Quaker Bottom, High Flatts
In the 17th century a Quaker settlement, hidden away from prying eyes, was founded at High Flatts by John Firth who joined the Society of Friends after hearing George Fox preach from the battlements of Pontefract Castle while Fox was temporarily incarcerated and Firth was one of his guardians. An altercation. The Roundheads werere not keen that Firth had absconded his duties in the name of peace. They sent a troop from Halifax to bring him in. He escaped from the back of a horse in Boxings Wood. One of the Roundhead troop got trigger-happy. The vicar's wife was shot dead in nearby Kirkburton - apparently in error - by a Roundhead firing an arquebus through the vicarage window. Error? It just happened to be that the vicar was as a known Royalist sympathiser who was thought to have been responsible for the decimation (literally one man in every ten executed) of Holmfirth a short time before.


Friends Meeting House
Originally a barn dating from 1620 approx. The meeting house had a new front in the Georgian style in the late 1700s.

Eli the Clothier and Eli the Tanner
Quaker patriarch, Elihu Dickinson the Clothier, (to differentiate from his cousin Elihu Dickinson the Tanner) walked past my house each day as he trudged the eight miles there and eight miles back again (steeply uphill) to do business in Huddersfield's thriving cloth hall.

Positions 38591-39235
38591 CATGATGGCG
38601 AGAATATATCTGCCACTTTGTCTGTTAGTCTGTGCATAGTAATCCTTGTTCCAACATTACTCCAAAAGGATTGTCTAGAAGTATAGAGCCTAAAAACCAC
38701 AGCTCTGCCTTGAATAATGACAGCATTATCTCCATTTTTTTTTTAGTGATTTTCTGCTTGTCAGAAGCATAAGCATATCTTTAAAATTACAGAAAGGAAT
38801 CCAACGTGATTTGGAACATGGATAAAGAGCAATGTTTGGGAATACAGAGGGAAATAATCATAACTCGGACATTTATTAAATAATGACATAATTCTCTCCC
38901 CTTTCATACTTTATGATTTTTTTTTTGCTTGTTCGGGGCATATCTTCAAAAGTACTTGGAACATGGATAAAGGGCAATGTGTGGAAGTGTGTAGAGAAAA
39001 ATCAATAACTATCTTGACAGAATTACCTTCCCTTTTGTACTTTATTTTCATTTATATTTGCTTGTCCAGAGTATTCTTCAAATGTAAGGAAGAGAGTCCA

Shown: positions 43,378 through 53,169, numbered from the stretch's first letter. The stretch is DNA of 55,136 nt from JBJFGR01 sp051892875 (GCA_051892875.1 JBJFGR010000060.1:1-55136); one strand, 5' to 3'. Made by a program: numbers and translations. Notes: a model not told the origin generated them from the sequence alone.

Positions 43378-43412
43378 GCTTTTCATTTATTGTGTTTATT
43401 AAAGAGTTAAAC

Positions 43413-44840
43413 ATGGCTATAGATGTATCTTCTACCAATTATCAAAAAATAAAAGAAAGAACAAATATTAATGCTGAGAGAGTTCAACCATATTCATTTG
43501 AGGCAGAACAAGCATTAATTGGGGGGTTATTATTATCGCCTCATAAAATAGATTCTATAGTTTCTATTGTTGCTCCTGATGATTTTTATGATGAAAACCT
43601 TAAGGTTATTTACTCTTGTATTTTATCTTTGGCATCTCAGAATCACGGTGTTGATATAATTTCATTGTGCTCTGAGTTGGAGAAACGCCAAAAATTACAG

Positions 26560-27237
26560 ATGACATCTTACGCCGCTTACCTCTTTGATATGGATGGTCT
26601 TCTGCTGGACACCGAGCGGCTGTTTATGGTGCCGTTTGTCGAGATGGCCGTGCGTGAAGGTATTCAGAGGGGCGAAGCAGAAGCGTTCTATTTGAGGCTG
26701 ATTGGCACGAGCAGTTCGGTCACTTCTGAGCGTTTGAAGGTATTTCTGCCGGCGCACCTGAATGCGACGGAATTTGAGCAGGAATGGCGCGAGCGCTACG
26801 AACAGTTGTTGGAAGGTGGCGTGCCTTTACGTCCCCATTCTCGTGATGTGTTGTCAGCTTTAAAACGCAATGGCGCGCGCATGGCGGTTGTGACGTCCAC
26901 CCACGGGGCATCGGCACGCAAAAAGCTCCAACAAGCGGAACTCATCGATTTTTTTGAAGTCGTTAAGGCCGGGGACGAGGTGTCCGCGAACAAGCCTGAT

Eli the Clothier was very industrious and did well for himself, having several different business interests in the area, including mining. He built himself Low House right in the heart of the Quaker Bottom Community

Low House (rear)

But Eli the Tanner was apparently into one-upmanship - literally - and he built Mill Bank House which overlooked his cousin's property from it's position higher up the hill.

Mill Bank House
In the late 1800s this became a Quaker-run Sanatorium for Inebriate Women.

Quaker Influence
The Quakers prospered and from their little enclave in High Flatts (yes we really do call it Quaker Bottom) reached out to help found the school in Birdsedge. They also owned property in the village and some houses still have a clause in their deeds which forbids them to sell alcohol from that property.


New House Farm, Birdsedge


Called New House Farm long before the Victorian New House was built, this photo shows the Old House as an integral part of the farmyard.  The Old House was demolished in the 70s - somewhat precipitously, I'm told.


The Old House at New House

Had the council been aware it may have been saved by a 'listed building order'. The late Susan Horne - an amateur local historian who had examined the house carefully, told me she thought it may have been a cruck cottage, possibly 15th or 16th century and the oldest building in the village.

The farmyard side of the house (when this photo was taken it was used as a farm building) was possibly the back. The other side, facing across fields, looked like this:


Was the old house the new house when the farm was named, or was there some earlier house on the site?



Grinding wheel at the back of the Old House. Note the cellar window, showing (for skeptics) that it was, indeed, a house, before it was used as a farm building. No one builds a windowed cellar under a farm building.

This is the Victorian New House:


To be continued...

*[1] From the poem 'T' Ordnance at Burton'
jacey: (Default)

The Birdsedge Windfarm Debate